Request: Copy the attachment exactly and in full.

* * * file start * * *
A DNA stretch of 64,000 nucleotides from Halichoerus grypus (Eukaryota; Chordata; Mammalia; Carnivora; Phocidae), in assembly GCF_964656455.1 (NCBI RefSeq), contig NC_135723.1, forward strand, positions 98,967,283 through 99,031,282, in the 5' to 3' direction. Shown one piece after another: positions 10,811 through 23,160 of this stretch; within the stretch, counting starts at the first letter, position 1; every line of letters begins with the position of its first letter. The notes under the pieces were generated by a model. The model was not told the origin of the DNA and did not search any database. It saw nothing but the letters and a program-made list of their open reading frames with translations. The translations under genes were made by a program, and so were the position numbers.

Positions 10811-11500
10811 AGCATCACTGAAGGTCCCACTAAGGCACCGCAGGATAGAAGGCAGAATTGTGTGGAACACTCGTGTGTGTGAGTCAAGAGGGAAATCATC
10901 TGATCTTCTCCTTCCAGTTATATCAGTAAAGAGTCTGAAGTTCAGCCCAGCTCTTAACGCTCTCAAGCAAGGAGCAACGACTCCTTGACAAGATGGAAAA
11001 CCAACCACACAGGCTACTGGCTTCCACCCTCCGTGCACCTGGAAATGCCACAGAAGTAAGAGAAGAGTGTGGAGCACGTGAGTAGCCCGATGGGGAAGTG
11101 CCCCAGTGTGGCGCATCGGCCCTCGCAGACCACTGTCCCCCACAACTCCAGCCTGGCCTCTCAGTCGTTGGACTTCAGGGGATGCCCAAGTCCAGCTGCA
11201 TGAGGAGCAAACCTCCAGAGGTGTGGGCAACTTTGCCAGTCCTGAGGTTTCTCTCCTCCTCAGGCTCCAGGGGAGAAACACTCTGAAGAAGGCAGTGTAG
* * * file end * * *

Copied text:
A DNA stretch of 64,000 nucleotides from Halichoerus grypus (Eukaryota; Chordata; Mammalia; Carnivora; Phocidae), in assembly GCF_964656455.1 (NCBI RefSeq), contig NC_135723.1, forward strand, positions 98,967,283 through 99,031,282, in the 5' to 3' direction. Shown one piece after another: positions 10,811 through 23,160 of this stretch; within the stretch, counting starts at the first letter, position 1; every line of letters begins with the position of its first letter. The notes under the pieces were generated by a model. The model was not told the origin of the DNA and did not search any database. It saw nothing but the letters and a program-made list of their open reading frames with translations. The translations under genes were made by a program, and so were the position numbers.

Positions 10811-11500
10811 AGCATCACTGAAGGTCCCACTAAGGCACCGCAGGATAGAAGGCAGAATTGTGTGGAACACTCGTGTGTGTGAGTCAAGAGGGAAATCATC
10901 TGATCTTCTCCTTCCAGTTATATCAGTAAAGAGTCTGAAGTTCAGCCCAGCTCTTAACGCTCTCAAGCAAGGAGCAACGACTCCTTGACAAGATGGAAAA
11001 CCAACCACACAGGCTACTGGCTTCCACCCTCCGTGCACCTGGAAATGCCACAGAAGTAAGAGAAGAGTGTGGAGCACGTGAGTAGCCCGATGGGGAAGTG
11101 CCCCAGTGTGGCGCATCGGCCCTCGCAGACCACTGTCCCCCACAACTCCAGCCTGGCCTCTCAGTCGTTGGACTTCAGGGGATGCCCAAGTCCAGCTGCA
11201 TGAGGAGCAAACCTCCAGAGGTGTGGGCAACTTTGCCAGTCCTGAGGTTTCTCTCCTCCTCAGGCTCCAGGGGAGAAACACTCTGAAGAAGGCAGTGTAG